Everybody who has played a Jazzmaster/Jaguar guitar with the original bridge has seen the problem: The E string just dances if you hit it and then produces a nasty buzz, that is very unpleasant. No matter if you are using a squire or a custom shop guitar, all have the same problem because the design was bad. There is only two ways to solve the original design:
- To make saddles with depth string guides.
- To increase the angle of the strings.
So, the first solution is the one that uses the Mastery bridge. I have tried it and is nice, but due to the lack of competition in the market and a very good marketing (including some famous players promoting it) I think that is very overpriced. Are you gonna spend 200 bucks in a bridge to upgrade a squier? So it goes to the high end league. Guys selling Jazzmasters with alder bodies and maple/indian rosewood necks, but adding some overpriced electronics and hardware want to charge you 4000-6000 bucks for this guitars. Pricing high is also a good strategy to persuade customers that you are selling a great product. Is not a bad thing, but not for me. When I design a product I always think in the real player, the one that is doing a partmaster or want to improve his 600 guitar and blow away his bandmate that plays a custom something guitar.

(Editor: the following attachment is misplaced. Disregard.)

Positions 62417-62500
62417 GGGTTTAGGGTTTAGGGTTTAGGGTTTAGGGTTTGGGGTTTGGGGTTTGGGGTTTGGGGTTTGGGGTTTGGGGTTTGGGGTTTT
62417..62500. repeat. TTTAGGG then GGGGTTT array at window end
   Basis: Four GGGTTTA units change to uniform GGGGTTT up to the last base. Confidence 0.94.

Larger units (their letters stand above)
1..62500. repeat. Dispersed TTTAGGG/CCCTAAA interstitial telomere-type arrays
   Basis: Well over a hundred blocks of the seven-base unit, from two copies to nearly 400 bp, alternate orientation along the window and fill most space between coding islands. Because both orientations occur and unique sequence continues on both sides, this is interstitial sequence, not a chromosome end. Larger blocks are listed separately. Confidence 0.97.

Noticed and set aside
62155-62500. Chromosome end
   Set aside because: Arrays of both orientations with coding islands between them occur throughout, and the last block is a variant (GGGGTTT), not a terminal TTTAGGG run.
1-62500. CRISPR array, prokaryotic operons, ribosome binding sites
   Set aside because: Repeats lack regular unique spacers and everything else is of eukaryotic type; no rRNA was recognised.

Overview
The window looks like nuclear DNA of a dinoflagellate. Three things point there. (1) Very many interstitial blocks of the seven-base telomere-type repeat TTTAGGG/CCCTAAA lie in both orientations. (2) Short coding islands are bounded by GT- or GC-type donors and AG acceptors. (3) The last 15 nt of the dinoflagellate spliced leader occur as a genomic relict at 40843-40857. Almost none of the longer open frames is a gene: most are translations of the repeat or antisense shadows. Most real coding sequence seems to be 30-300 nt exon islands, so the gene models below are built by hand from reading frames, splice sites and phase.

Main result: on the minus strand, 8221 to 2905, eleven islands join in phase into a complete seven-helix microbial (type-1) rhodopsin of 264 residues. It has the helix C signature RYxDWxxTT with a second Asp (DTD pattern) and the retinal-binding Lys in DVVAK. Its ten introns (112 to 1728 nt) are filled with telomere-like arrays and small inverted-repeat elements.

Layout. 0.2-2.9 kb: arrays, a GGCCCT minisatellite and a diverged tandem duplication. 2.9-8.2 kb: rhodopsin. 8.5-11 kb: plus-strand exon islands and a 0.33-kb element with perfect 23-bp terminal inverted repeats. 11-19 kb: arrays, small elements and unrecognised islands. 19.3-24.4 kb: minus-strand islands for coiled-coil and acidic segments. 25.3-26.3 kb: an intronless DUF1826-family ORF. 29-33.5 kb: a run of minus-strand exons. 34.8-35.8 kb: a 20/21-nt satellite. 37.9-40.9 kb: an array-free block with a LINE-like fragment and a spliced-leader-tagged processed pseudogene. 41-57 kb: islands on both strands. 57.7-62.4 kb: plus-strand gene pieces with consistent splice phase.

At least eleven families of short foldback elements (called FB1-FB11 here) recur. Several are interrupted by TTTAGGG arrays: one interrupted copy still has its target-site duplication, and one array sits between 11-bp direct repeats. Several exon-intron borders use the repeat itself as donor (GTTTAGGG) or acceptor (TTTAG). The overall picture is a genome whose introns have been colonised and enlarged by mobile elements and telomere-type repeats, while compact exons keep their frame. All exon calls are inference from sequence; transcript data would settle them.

So, the second option is the one that is used by the buzz stop, I never tried it so I don’t know if it works fine or not. I think that it looks kind of ugly, but it just a personal opinion (like everything that I write here).
So I decide to enter the market with a new design, using the second option: to increase the tension of the strings and then avoid the buzz/dance of the E-string. I thought about it and came to a very simple solution, a one that even Leo Fender could have used in his original design, using parts that he had designed. How did I solve the E string dance? just increasing the angle of the strings before touching the saddles, by using 6 holes guides through the bridge. I’m in love with the original Telecaster bridge design, I think that brass saddles are the best for a true Fender tone, so I use some compensated brass saddles. The result: a great tone, no more buzz/dance (even with 0,09 strings), and a great vintage look.
Some answers about questions that I have from customers about this bridge:
- Tuning stability is great.
- Strings runs smooth, the bridge won’t damage your strings or increase the break ratio.
- The installing is very easy, it will fit in your guitar without any mod.
- The bridge rocks a little (as you can see in the video), just like Leo design it. But due to the increase tension it keeps the tuning. I had plans for a non rocking bridge but this works so nice that I’m not going to do it.
- It have an adjustable radius, so it will fit any neck radius.
- The bridge have the standar height adjust screws, but because you have the adjustable height saddles you won’t need it (only if you have a guitar with a big height difference between body and fretboard, that is not very usual).
I also develop a relic version, fully functional (just aging the parts than don’t need to be screwed).
And of course, the enter price is just 59 €. I made this for the players as I said and I always do it for this guys.